Federal protections for transgender employees

The rights of transgender employees have expanded during recent years. President Obama issued an executive order in July prohibiting federal contractors from discriminating against employees based upon gender identity and sexual orientation. The Equal Employment Opportunity Commission also recently brought lawsuits under Title VII of the Civil Rights Acts to protect transgender employees. Finally, Attorney General Eric Holder announced in December that the Justice Department would look upon transgender discrimination as prohibited sexual discrimination at the workplace.

A transgender employee filed a federal lawsuit recently against her employer, Forever 21 located in Brooklyn. It’s claimed the fashion retailer was guilty of harassment, discrimination and retaliation.

The employee began working there as a sales associate in May 2011 and was soon after promoted to visual merchandiser. When transitioning into to become a woman in January 2014, she claims the discrimination and harassment began. Apparently male supervisors began subjecting her to insults and directed her to dress like a man.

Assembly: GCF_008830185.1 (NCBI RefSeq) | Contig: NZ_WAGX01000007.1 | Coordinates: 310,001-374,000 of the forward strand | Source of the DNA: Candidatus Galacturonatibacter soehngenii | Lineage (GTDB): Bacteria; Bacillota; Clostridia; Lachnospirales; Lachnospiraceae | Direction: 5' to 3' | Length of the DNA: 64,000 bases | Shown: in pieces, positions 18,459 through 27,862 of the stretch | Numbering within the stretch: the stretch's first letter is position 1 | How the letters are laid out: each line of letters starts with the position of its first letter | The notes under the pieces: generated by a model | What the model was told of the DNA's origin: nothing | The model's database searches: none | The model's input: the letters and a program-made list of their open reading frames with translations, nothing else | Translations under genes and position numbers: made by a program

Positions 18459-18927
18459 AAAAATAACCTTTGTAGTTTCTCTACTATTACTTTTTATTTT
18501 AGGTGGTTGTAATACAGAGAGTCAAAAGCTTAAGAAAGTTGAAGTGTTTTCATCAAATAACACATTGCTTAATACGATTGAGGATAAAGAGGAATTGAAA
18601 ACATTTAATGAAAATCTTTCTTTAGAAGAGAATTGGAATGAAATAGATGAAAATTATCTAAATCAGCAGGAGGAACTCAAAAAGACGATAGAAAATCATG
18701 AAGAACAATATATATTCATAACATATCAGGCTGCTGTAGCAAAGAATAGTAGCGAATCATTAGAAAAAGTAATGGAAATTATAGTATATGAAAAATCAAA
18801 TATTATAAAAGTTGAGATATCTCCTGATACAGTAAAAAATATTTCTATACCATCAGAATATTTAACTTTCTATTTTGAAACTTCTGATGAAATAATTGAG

The lawsuit states that the retailer discriminated against the employee “on the basis of her gender, gender expression, gender identity and/or failure to conform to gender stereotypes in violation of the” New York State Human Rights law by failing to employ her under the same terms and conditions as other employees. This matter follows settlement of another lawsuit filed against Saks Company where retaliation and harassment against a transgender employee was alleged.

Employment attorneys can answer questions when it comes to legal options employees have when discrimination occurs. Title VII forbids discrimination of many kinds. While the EEOC and courts appear to be interpreting federal law more broadly, many employers have failed to implement practices preventing this discrimination from occurring.

Source: Fortune, “Forever 21 slapped with transgender discrimination lawsuit,” Claire Zillman, April 2, 2015

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